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ELM Resources. ELM's National Service Center has over twenty-five years of experience in the student lending industry, including the transition from FFELP to Direct Lending. We were there for you then, and we are here for you now as you prepare your institutions for unpredictable events this fall. Our team members are ready to assist you, at no cost and with no bias. We stand ready to help. NSC@elmresources.com or (866) 524-8198.
This week on "Off The Cuff," Justin is joined by NASFAA's Diversity Officer Craig Slaughter, director of financial aid at Kenyon College in Ohio. Together the two talk about recent developments in the country and what financial aid professionals can do, both individually and as an association, to help bring about change in combating systemic racism in America and creating equal opportunity for students. Then, the team dives into the latest news regarding the CARES Act, including a recent report from the Congressional Research Service that casts a shadow of doubt on the Department of Education's guidance regarding eligibility for emergency student grants. Meanwhile, the Senate education committee on Thursday held a hearing on reopening college campuses in the fall and what will be required, both with regard to testing and financial resources for students. Finally, Megan brings us up to speed on the future of the Trump administration's borrower defense rule, as Congress moves toward a scheduled date to vote on overriding President Donald Trump's veto of a bipartisan bill that would have blocked implementation of the 2019 rule. Send us your questions, comments, and feedback, remember to subscribe, and we will talk to you next week!
A handful of college and university presidents made clear that additional support from the federal government will be needed to safely bring students back to campus in the fall, namely the need for testing supplies and clear guidance from health organizations. At Thursday’s Senate Health, Education, Labor & Pensions (HELP) Committee hearing on “COVID-19: Going Back to College Safely,” the question was not whether students will go back to college campuses across the country in the fall, but how to do so safely, said committee chair Sen. Lamar Alexander (R-Tenn.) in his opening remarks.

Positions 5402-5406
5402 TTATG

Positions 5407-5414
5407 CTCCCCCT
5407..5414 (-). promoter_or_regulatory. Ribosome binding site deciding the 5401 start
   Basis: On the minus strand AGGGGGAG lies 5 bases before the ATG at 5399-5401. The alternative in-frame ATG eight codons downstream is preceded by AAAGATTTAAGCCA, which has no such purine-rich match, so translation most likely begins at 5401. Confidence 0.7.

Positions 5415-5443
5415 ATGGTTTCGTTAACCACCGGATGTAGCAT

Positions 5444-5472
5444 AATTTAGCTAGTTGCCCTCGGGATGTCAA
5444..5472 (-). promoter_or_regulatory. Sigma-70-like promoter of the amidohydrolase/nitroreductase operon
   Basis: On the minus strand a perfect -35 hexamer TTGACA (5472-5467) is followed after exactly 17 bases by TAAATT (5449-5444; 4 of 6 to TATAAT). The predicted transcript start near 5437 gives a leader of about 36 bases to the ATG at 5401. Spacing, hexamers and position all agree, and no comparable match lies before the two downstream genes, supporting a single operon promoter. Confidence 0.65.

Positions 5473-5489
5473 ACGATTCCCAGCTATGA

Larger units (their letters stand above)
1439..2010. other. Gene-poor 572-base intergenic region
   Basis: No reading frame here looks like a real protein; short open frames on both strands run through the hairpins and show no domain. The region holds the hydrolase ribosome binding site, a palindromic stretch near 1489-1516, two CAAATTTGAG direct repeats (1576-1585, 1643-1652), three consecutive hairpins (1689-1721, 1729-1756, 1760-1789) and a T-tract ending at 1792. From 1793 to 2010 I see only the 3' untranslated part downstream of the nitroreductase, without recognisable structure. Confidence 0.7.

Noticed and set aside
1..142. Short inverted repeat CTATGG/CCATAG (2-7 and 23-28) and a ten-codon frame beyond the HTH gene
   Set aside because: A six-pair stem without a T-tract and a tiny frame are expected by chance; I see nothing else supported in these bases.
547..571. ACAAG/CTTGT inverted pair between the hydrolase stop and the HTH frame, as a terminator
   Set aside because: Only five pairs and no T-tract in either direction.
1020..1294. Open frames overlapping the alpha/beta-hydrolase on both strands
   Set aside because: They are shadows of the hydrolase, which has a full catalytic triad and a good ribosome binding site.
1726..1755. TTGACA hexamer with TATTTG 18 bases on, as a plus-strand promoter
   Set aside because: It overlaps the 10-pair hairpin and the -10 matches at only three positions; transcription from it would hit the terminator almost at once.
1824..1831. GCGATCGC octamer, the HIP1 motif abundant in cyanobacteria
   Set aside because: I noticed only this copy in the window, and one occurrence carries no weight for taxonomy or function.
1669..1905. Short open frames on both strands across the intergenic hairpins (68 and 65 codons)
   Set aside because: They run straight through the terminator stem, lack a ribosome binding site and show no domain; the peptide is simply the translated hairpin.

This AskRegs Knowledgebase Q&A has been updated to clarify guidance in the May 15, 2020 Electronic Announcement that defines whether a student is a withdrawal due to COVID-19 under the Coronavirus Aid, Relief, and Economic Security Act (CARES Act). It now reflects the school's reasonable options when assuming a student's withdrawal is related to COVID-19. The following guidance refers only to the return of Title IV funds (R2T4) provisions in the announcement, not to satisfactory academic progress (SAP). View the full answer to this question to learn more and search for answers to your other pressing regulatory and compliance questions, in NASFAA's AskRegs Knowledgebase.
The school decides whether it will include pass/fall courses in the calculation of a student’s grade point average (GPA or qualitative component) when performing the satisfactory academic progress (SAP) evaluation. Typically, pass/fail courses are not factored into the qualitative component, but the courses do count toward the quantitative measure (pace of progression). View the full answer to this question to learn more and search for answers to your other pressing regulatory and compliance questions, in NASFAA's AskRegs Knowledgebase.